The United States has become a society of overly coddled children that demand all of their whims be satiated while absconding any personal responsibility. Consumerism, fostered by an endless barrage of product marketing, has permeated the psyche of Americans compelling an unsustainable accumulation of material goods and an obsession with image and status. The innovative U.S. financial system facilitates this excessive consumption by readily extending credit to anyone who can sign their name, giving little consideration to such factors as income, debt outstanding, or ability to repay. America has become a society of debtors.
Entranced by a desire to project an image of success and accomplishment, Americans indulge in the luxuries of the world, leveraging their assets and mortgaging their future income in the process. Ultimately, these debts come to bear and the overly extended populace cries foul, claiming they were duped by unscrupulous lenders, shifty salesman, and greedy corporations. U.S. political leaders, who previously embraced the housing boom and pervasive availability of mortgages, now rail against the excesses by casting a net of blame far from their shores. In order to assuage their guilty conscience, Congress recklessly proposes an endless array of bailouts, “stimulus” packages, tax credits, and socialization of privately incurred financial risk. Government intervention encourages the excesses that foster risky behavior and a misallocation of capital, preventing the market from properly revaluing assets and imposing a discipline on both consumers and investors.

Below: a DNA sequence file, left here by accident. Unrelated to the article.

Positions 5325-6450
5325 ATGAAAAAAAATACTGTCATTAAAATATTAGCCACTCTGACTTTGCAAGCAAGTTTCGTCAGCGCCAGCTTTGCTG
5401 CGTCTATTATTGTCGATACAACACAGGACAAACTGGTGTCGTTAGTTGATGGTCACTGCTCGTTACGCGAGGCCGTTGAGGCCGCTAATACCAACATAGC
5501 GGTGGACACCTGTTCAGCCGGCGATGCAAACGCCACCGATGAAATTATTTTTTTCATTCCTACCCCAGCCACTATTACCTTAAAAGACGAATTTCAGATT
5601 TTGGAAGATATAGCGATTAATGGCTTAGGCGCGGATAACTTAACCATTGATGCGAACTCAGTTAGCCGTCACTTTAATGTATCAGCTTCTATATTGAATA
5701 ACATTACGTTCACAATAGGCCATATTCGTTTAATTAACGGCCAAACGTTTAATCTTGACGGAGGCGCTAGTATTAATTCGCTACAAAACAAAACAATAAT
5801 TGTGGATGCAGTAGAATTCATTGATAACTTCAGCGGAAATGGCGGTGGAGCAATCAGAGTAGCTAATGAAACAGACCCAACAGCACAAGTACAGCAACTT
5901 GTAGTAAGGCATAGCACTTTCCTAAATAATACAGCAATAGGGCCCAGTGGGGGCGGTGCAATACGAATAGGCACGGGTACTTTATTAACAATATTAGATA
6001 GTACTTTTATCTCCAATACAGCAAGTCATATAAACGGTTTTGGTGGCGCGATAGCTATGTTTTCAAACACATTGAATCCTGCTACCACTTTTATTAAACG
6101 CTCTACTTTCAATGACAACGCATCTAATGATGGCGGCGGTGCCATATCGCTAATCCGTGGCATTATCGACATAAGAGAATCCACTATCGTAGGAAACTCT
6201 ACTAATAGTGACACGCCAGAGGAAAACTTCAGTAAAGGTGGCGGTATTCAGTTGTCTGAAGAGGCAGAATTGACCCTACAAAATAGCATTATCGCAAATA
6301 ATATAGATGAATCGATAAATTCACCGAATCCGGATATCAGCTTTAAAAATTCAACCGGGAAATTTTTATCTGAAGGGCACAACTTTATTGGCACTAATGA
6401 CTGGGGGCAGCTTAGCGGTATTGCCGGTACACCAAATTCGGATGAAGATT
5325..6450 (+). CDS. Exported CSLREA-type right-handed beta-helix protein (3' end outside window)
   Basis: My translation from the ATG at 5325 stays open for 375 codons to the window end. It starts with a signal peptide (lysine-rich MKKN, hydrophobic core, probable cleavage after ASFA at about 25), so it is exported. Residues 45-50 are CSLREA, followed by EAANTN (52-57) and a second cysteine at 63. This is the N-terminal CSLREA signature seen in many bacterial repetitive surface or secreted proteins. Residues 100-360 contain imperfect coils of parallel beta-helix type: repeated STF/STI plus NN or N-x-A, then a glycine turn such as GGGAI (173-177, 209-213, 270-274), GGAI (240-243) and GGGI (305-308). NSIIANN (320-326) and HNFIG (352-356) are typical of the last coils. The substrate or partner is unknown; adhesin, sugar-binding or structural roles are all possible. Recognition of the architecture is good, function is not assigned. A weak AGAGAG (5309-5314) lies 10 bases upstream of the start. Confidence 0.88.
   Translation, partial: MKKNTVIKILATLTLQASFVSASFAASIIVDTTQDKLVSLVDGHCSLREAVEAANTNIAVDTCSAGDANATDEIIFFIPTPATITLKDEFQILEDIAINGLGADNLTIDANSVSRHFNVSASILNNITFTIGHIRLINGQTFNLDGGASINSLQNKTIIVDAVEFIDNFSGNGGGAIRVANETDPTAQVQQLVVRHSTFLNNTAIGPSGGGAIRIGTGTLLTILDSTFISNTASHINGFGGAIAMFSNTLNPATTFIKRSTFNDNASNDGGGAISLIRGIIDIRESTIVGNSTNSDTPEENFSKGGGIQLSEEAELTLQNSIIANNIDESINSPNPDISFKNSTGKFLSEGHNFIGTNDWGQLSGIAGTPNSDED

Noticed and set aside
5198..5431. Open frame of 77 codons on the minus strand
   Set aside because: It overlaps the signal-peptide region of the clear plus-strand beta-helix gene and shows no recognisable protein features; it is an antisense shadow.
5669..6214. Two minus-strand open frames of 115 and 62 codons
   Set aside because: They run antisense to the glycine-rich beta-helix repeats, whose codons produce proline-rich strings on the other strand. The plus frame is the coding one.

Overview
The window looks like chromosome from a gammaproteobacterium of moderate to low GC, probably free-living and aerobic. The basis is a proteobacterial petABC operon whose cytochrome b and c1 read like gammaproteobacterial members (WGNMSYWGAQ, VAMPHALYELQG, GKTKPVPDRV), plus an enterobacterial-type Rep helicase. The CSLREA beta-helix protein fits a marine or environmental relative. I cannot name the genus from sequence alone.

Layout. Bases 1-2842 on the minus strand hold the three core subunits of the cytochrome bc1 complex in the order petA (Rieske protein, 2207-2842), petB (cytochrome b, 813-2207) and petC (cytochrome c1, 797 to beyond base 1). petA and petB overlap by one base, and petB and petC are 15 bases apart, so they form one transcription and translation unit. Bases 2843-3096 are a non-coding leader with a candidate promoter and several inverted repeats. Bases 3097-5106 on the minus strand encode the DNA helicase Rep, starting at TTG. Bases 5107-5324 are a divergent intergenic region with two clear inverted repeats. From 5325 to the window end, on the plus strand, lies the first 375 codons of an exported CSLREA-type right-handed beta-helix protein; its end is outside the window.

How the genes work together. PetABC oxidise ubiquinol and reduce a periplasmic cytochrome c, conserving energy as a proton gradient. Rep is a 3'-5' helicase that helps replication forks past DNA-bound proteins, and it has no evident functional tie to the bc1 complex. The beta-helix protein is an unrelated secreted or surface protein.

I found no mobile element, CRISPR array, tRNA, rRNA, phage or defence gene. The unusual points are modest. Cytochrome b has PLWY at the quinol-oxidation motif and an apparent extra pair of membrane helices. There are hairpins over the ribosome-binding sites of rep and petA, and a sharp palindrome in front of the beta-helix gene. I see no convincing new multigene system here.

A market economy functions properly when it is free of government intervention. Paternalistic bureaucrats, in an effort to rescue their constituents from self inflicted hardship and misfortune, constantly propose policies that incent “desirable” behaviors and distort market driven corrections. When the market imposes a severe punishment for misdeeds, politicians react in earnest by legislating sweeping “reforms” and regulation. As any parent knows, one cannot always protect his children from harm, but instead should provide constructive advice and guidance to foster good decision making. By providing exorbitant tax incentives for home ownership while concurrently promoting consumption as a patriotic duty, the government has encouraged overconsumption and excessive accumulation of debt, especially in the housing market. For many, this burden has become unmanageable, resulting in financial failure and personal hardship. Congressional paternalism, however, absolves personal excesses and reckless behavior while burdening the responsible and cautious with the obligations of others. Until philosophies of responsibility, accountability, and individual choice emerge as guiding principals of the democracy, the United States will continue on a slippery slope towards socialism.